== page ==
Up close, earnings look great, and the U.S. looks like it's "basing" and laying the groundwork for reasonable growth.
All that is tentative, however, when we look closer.
Subprime Student Slaves: The Lowlife Trap of Higher Education
"And the strong to seem to get more
While the weak ones slave
Empty pockets don't ever make the grade
Mama may have, and Papa may have
But God bless the child that's got his own
That's got his own."
We can thank the late, great Billie Holiday for those lyrics. And we can thank our higher education system for giving "the child that don't his own"a chance to get some.
Some debt, that is.
Students, many of them adults looking to gain new skills, are being systematically ripped off and enslaved by schools and lenders, blinding them with hope about what a higher education can do for them while bilking them for billions in the process.
It's a dirty game, and a big one at that. You probably know, because you probably owe.
First, let me offer some insights on the market before I get to my indictments…
Why the Doom and Gloom?
So far, so good…as far as earnings season, that is. Three quarters of companies reporting, so far, have beaten Street expectations. And 81% have offered up better than expected revenue forecasts for the future.
So… why all the doom and gloom?
Turn Your Digital Wallet into a Money Machine
You don't realize it but there's a fortune in your wallet right now.
What? You don't see it? That's because you're looking in the wrong wallet.
Take out your cell phone. In your hand right now is your financial future if you want to get rich.
Your smartphone is about to become your new "digital wallet."
When it comes to your credit, your investments, your banking relationships, how you shop, how you are marketed to and how you pay for everything, your new digital wallet will be at the center of it all.
Understanding what kind of hardware your wallet takes, who delivers your digital services, and understanding your relationship to digital money will be the keys to making a bundle off of it all.
In fact, as the race to shape the future of e-commerce and e-payments develops, fortunes will be made by investing in the companies destined to be big winners in this fast-growing trend.
With that in mind, here's a snapshot of what's here now, where the trend is headed and how you can ride this phenomenal wave all the way to your own private beach.
The Rise of the Digital Wallet
First, you have to realize that you don't use a lot of cash-even though you think you do.
The truth is the whole world is using less and less cash.
On the low end, Swedes transact commerce in cash only 3% of the time. Europeans pay with cash 9% of the time. And Americans pay in cash only 7% of the time.
The rest of the time we're using credit cards, debit cards, prepaid cards, checks, coupons, the Internet, and increasingly, cellphones.
There are several reasons why we're using cash less.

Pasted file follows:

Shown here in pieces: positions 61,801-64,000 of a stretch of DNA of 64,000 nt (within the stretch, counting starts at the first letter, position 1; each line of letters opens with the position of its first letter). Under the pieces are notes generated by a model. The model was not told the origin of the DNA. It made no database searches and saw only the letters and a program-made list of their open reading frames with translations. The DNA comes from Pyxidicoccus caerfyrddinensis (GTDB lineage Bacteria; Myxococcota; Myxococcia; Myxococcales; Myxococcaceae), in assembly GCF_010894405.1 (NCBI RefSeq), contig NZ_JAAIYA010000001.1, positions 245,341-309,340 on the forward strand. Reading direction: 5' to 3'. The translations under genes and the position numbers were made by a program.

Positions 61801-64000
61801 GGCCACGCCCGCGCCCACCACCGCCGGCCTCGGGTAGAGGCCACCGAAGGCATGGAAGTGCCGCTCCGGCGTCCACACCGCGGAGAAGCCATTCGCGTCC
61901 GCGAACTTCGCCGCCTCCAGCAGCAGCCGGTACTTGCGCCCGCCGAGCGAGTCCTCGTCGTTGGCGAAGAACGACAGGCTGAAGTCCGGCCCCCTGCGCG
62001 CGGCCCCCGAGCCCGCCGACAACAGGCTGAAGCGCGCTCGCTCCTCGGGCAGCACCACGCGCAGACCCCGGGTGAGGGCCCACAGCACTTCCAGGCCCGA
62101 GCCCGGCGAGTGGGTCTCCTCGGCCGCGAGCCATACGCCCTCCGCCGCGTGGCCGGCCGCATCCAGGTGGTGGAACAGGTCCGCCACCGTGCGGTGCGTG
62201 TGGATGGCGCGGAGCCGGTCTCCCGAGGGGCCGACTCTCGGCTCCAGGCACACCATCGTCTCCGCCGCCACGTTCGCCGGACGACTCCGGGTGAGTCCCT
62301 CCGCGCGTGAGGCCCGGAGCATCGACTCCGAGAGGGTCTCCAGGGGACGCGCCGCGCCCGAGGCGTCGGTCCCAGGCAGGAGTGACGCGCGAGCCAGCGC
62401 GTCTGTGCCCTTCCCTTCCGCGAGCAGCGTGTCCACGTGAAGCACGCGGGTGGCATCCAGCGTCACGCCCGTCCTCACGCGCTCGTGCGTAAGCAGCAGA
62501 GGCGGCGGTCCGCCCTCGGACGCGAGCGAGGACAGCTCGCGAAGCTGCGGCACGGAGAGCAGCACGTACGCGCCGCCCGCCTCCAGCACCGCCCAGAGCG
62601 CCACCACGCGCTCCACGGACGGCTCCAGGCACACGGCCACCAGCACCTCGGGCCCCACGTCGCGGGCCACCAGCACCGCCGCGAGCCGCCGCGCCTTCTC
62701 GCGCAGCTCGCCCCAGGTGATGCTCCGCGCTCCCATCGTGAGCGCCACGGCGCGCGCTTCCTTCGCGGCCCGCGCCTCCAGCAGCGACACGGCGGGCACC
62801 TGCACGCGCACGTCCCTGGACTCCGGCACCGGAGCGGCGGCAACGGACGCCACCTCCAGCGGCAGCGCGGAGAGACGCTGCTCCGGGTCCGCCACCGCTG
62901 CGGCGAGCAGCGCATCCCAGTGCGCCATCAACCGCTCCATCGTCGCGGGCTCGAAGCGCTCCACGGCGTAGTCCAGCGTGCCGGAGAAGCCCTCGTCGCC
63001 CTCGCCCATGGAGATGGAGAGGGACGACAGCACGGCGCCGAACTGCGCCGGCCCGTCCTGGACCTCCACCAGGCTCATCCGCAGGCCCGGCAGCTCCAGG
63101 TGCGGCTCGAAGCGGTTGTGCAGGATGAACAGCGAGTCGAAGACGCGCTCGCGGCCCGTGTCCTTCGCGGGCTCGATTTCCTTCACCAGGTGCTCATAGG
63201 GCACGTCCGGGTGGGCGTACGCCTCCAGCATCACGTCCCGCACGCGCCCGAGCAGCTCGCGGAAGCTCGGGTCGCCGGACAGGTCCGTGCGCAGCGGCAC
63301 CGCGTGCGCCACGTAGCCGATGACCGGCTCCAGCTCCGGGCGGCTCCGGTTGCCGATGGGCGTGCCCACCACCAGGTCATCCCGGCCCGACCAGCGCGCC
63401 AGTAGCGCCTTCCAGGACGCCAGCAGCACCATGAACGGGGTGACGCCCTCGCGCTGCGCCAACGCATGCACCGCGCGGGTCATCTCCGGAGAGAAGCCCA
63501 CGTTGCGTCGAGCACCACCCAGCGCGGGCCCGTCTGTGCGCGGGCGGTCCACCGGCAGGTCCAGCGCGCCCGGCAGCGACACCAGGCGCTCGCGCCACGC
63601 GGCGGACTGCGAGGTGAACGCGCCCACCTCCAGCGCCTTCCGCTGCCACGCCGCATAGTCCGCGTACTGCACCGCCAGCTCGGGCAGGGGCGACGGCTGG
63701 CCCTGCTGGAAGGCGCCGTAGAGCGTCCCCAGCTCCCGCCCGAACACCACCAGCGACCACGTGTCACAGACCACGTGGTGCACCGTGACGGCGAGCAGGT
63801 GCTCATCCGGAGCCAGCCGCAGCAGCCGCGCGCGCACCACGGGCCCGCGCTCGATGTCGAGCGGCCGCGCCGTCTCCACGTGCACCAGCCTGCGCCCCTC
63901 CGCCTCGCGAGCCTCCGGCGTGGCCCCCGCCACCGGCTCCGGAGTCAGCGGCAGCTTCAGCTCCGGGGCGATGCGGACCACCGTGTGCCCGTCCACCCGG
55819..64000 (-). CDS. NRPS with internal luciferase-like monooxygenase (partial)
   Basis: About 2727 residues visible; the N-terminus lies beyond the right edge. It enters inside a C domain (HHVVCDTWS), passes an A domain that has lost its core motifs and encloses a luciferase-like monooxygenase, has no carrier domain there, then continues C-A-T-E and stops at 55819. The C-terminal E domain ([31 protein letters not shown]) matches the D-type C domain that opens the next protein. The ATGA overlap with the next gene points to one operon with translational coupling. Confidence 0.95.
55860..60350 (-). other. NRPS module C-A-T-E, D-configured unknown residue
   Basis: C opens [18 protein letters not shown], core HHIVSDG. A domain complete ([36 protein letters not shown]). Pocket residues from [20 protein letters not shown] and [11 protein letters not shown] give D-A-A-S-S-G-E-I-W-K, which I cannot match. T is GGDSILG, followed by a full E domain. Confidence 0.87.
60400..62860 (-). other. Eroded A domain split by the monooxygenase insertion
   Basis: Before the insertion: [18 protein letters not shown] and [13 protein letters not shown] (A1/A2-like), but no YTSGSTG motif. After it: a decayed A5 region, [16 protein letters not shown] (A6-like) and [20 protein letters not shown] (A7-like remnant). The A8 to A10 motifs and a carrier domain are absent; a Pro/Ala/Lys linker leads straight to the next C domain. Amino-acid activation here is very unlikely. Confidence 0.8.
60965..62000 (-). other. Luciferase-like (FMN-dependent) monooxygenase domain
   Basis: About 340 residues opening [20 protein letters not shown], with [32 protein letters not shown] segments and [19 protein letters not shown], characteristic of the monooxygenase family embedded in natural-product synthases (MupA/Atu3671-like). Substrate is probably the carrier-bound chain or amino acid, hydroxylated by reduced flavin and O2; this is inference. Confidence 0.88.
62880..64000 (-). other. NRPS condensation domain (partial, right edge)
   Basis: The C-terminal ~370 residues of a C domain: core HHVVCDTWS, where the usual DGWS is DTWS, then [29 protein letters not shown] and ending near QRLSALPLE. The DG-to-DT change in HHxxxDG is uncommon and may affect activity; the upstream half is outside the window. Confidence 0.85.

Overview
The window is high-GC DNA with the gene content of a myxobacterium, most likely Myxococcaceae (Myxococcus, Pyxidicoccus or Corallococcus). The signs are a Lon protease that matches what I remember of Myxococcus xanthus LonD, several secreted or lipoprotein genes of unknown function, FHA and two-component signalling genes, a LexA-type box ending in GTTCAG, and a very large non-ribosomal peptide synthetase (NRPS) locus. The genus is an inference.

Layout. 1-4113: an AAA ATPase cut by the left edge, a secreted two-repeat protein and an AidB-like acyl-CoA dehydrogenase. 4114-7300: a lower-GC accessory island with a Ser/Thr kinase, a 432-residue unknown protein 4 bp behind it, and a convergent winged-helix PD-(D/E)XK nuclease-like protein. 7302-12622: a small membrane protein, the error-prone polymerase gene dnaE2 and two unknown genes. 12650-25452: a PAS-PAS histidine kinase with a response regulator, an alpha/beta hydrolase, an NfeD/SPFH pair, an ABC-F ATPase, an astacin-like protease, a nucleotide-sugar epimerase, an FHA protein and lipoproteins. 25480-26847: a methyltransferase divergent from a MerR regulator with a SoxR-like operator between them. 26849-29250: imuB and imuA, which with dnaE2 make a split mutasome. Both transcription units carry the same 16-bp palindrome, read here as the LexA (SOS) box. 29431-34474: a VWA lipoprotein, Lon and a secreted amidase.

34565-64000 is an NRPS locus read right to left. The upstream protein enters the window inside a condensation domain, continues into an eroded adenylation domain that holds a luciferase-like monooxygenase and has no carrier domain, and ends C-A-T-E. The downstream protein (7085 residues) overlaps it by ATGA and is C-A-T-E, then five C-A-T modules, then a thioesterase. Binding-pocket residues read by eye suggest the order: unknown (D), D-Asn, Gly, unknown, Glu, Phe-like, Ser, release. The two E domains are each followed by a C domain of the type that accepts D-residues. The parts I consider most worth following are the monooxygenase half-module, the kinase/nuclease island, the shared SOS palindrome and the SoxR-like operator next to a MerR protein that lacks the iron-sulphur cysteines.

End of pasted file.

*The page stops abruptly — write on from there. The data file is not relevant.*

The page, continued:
The Housing Market's Biggest Hurdle
Forget about optimistic headlines on the housing market.
Whether it's record low mortgage rates, improvement in the Case-Shiller Index, higher housing starts, or any other report, the headlines don't tell the whole story – and the story matters.
The real story is that the housing bubble was inflated by cheap and abundant mortgage financing and a sustainable recovery is only possible if that story has a second chapter.
But, that's not happening.
In fact, structural changes in the mortgage industry are about to make buying a home loan a lot tougher than it has been in the last quarter century.
Let's start with the premise that no matter how cheap a house is, and no matter how low interest rates go, nobody is buying anything if they can't qualify for a mortgage.
Or, if lenders decide to charge too high a rate because they're either not constrained by competition or they can't offload the mortgages they underwrite, how can there be a housing recovery?
The Changing Landscape in Mortgage Finance
Let's look at what's happening in terms of buyer qualification standards, competition in the mortgage industry, and lenders' ability to package and offload mortgages.
Lenders have been consistently raising standards for borrowers. Long gone are the days of the famously named NINJA loans, as in: no-income, no-job, no-assets, no-problem.
The primary reason standards have risen is that buyers of securitized loans crammed with mortgages have "putback" rights that force mortgage lenders to buy them back.
Fannie Mae and Freddie Mac, who ultimately bought hundreds of billions of dollars of mortgage-backed securities, have been forcing lenders to buy-back billions of dollars of non-performing mortgages.
In 2011, Fannie and Freddie demanded $33 billion in mortgages be bought back. That was a 10% increase over what they putback to lenders in 2010.
Basically, the standards by which lenders were supposed to judge borrowers were overlooked or fraudulently misrepresented. Other factors, like faulty appraisals, are also a factor in accessing the covenants that lenders have to abide by when they sell mortgages.
I'll come back to higher borrower standards in a moment, but the standards issue flows immediately into what's happening on the competitive landscape today.
Big banks not only got heavily into the mortgage origination business during the boom, they also bought mortgages that were already underwritten from "correspondent" lenders.
Correspondent lenders have contractual relationships with bankers that allow them to sell the mortgages they make to the banks, thus freeing up correspondents' invested capital to underwrite more loans.
Correspondent lenders are not depository institutions.
They are usually private companies that have their own capital to make loans or borrow money through what's called a warehouse line of credit.
Here's how it works.